Why you need to be writing online content like a journalist

Written by Eric Swain  |  6, June, 2014  |  0 Comments  Subscribe

Anna_LawlorAnna Lawlor, writer and director of Social i Media, offers some fascinating insights into why writing and thinking like a journalist can give content creators a real edge.

So, Anna, what made you leave the world of journalism?

Well, I wouldn’t say that I have left; I still write journalistic content, but I also call myself a content creator, because I produce content marketing for corporations like Barclays and the Economist Intelligence Unit.  We talk nowadays about every company having to be their own publisher or broadcaster, and I’m very much of that mind-set. I suppose I'm straddling both spheres - I’m still a journalist but I’m also working on social media and content marketing.

We were having a discussion on Twitter the other day about the term ‘content marketing’ and whether there is a better one out there. Because it just seems to be a fairly benign term, it puts us in a third class citizen position in the world of media and marketing. Do you have any thoughts on that?

I don’t know that there’s a better term; before content marketing, we had ‘brand journalism,’ I think the titles come and go. What’s more important is for people to understand what that is, and for me content marketing is basically doing the same job as a journalist, but on behalf of a company. You’re still putting out that really interesting, really targeted, specific, high quality content with your reader or your audience in mind. Rather than writing a self-fulfilling, or leisure blog, where you might be talking about your hobbies or your pet, you are really thinking about the audience and delivering the kind of content that they want to consume.

Are people who are writing online content, structuring things in the same way that a journalist would structure a story?

Oh yes, definitely. I think that we’re starting to break down those barriers between branding, marketing, advertising, the content that previously would be an in-house investment writer, say, if you’re in a financial service company. Those are all starting to get muddled together and that’s where I think we’re starting to see these new job titles and job descriptions, such as content marketer or content creator, and we’re still trying to figure out what truly represents the new job that we’re all trying to do.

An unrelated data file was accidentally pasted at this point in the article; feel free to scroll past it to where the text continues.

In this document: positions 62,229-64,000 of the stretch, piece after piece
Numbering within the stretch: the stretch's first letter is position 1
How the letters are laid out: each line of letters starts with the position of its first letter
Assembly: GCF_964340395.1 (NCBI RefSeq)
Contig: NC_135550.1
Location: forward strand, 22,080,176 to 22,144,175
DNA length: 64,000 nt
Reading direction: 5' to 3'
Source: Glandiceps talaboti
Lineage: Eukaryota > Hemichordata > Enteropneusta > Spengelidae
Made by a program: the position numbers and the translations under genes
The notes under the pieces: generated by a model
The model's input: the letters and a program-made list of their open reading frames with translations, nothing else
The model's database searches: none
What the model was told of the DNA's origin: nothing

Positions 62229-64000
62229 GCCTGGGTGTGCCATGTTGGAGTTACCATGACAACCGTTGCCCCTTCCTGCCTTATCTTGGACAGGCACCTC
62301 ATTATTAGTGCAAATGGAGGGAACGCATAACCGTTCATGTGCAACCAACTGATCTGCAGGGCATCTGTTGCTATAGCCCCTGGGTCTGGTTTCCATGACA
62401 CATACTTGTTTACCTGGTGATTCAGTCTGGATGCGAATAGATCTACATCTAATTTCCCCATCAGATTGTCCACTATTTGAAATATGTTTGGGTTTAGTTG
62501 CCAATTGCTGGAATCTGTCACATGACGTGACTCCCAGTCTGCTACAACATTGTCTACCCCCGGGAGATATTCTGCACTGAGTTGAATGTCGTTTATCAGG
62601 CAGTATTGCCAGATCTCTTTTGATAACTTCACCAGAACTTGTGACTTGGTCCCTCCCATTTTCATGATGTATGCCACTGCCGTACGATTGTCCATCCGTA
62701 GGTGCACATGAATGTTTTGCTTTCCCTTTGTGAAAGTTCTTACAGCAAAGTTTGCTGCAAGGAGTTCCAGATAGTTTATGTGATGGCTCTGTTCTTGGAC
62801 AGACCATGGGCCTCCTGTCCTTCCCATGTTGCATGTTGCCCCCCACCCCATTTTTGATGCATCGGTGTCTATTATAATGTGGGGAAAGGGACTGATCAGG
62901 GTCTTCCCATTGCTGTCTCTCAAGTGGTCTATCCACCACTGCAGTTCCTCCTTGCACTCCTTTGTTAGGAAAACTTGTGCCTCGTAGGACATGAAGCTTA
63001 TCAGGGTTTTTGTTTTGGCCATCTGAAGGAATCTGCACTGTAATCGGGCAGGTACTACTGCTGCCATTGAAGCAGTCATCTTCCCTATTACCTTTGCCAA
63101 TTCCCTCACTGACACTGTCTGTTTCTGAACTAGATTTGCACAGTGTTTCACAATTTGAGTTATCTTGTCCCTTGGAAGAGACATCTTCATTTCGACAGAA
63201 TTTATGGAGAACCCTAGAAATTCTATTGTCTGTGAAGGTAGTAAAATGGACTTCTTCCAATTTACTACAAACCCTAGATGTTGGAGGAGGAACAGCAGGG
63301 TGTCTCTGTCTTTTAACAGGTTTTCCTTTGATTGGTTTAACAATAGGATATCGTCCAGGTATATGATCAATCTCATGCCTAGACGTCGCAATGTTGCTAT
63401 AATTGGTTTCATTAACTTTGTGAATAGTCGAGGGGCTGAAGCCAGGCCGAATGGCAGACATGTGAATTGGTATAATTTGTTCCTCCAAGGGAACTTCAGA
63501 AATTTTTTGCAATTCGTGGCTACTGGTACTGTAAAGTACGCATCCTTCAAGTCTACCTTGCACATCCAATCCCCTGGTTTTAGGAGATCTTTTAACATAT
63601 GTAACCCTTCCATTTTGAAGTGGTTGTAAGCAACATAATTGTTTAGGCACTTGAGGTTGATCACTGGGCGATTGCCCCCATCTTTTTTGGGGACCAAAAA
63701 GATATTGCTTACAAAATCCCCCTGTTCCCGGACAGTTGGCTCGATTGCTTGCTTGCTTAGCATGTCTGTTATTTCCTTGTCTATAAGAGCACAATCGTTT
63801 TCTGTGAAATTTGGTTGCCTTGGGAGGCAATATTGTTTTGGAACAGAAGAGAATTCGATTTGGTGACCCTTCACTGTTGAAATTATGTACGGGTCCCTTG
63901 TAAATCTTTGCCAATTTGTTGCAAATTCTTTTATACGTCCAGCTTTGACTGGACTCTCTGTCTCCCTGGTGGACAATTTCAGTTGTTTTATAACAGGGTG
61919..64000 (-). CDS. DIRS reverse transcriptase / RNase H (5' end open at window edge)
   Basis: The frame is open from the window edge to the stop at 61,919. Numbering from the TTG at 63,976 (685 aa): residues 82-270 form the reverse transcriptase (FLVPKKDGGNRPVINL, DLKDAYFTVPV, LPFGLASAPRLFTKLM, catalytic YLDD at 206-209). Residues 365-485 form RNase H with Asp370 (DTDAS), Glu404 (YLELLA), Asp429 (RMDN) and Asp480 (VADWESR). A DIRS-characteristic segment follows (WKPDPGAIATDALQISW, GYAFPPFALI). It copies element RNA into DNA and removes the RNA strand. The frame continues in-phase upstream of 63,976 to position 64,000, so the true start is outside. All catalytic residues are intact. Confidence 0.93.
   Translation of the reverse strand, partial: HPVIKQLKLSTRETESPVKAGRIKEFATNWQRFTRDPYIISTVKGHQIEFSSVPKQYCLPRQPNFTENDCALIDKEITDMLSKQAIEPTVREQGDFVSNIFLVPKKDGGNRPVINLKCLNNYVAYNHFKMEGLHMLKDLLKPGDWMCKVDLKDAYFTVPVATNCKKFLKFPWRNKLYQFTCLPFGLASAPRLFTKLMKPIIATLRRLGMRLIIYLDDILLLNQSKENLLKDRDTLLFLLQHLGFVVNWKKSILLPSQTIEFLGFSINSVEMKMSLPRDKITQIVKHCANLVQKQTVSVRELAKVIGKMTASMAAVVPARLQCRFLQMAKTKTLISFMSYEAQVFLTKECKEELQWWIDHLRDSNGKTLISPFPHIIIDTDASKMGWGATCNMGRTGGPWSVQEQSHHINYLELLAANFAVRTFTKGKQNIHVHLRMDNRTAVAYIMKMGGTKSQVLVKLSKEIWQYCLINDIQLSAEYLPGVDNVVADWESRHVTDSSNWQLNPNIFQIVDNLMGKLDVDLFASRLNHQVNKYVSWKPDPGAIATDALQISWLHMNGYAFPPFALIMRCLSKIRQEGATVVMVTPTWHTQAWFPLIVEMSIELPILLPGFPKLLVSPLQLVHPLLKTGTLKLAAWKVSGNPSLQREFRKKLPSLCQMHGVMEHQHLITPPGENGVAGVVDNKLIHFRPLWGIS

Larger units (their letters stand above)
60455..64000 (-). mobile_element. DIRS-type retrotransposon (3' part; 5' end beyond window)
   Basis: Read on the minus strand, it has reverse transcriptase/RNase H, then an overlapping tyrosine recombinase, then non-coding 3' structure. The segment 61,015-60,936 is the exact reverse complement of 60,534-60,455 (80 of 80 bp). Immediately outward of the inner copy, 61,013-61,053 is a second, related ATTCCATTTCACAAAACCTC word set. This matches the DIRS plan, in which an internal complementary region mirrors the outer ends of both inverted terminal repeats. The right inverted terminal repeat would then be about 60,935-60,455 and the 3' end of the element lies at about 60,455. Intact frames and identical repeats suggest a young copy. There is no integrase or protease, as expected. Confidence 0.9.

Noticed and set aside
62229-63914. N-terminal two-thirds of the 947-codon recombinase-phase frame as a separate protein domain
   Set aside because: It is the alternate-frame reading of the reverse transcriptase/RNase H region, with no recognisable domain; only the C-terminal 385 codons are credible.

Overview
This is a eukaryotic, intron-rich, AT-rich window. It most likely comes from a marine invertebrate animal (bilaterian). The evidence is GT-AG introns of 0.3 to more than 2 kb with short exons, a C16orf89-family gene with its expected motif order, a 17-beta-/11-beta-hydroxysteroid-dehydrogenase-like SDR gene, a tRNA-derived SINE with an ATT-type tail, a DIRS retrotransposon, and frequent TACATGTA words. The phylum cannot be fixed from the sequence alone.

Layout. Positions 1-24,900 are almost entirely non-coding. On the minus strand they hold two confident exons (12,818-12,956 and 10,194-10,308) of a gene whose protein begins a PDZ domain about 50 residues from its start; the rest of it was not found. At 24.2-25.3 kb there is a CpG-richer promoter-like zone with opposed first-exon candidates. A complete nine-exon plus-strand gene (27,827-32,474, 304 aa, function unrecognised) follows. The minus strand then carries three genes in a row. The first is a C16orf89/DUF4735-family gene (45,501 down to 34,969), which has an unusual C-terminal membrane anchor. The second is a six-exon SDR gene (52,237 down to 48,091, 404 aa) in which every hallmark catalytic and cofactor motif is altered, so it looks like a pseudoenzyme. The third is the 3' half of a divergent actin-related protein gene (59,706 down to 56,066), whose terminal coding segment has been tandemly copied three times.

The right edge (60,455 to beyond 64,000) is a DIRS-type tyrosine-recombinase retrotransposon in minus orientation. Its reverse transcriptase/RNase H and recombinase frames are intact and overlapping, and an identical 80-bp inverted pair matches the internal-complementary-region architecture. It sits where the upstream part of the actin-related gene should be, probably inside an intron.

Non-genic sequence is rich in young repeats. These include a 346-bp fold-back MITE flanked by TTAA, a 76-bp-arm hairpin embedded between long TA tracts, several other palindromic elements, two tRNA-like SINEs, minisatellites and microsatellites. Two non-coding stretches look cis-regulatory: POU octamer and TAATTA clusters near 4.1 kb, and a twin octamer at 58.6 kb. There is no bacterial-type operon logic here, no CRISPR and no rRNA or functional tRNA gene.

Yes, from the audience point of view, the content writing has got to be much better. Especially in the world of b2b, where historically the stuff that companies would have put out would have been very self-serving, all about the company and the products, rather than the audience.

Absolutely, and I think that’s why thinking like a journalist can be so useful. It’s not about necessarily putting out the kind of content that you personally find interesting, but instead thinking about that end user. So if, for example in the journalistic world, I were writing for Fast Car magazine, the tone of voice, the structure of the article, the length, the type of introduction, and how much knowledge I would assume the audience had about any given topic, would be quite different to maybe the car section of the Sunday Times.

Do you subscribe to the notion that we should create buyer personas to think about when we’re writing online content?

Yes, I think that’s really useful in terms of making sure that your content isn’t so highbrow as to completely miss the mark, or too lowbrow; and also the tone of voice is really, really important. So having that one person in mind when you’re writing or broadcasting - especially if it can be someone that you know, maybe a customer that you know particularly well or someone in your friendship group who personifies the target client or audience you’re wanting to reach - can, I think, help you make sure that you get that tone right and, hit the mark with them.

On-diary and off-diary content

Anna, you’ve talked previously about people having and sticking to a strict editorial content calendar, as you would with a publication, but others speak in opposite terms, saying don’t write just because you’ve got a deadline, only write things when you’ve actually got something to say.

I think the two points of view actually work together. I definitely do subscribe to the idea of having an on-diary calendar - in publishing it’s called on-diary, and there’s also an off diary. The on-diary is the calendar stuff - you know that Christmas is going to happen each year or your company anniversary is going to happen each year, so you might be able to build content around that specific anniversary or date - but the off-diary is the breaking news, the topic that you wake up to see is trending, so you need to have the flexibility to respond. To answer the ‘should you only speak when there’s something worth saying’ question, I think that’s an absolutely valid point. My philosophy as a journalist has always been if you’re not furthering the debate it’s not worth writing or tweeting or any of those things; I think that comes down to making sure that the content is always relevant to the audience.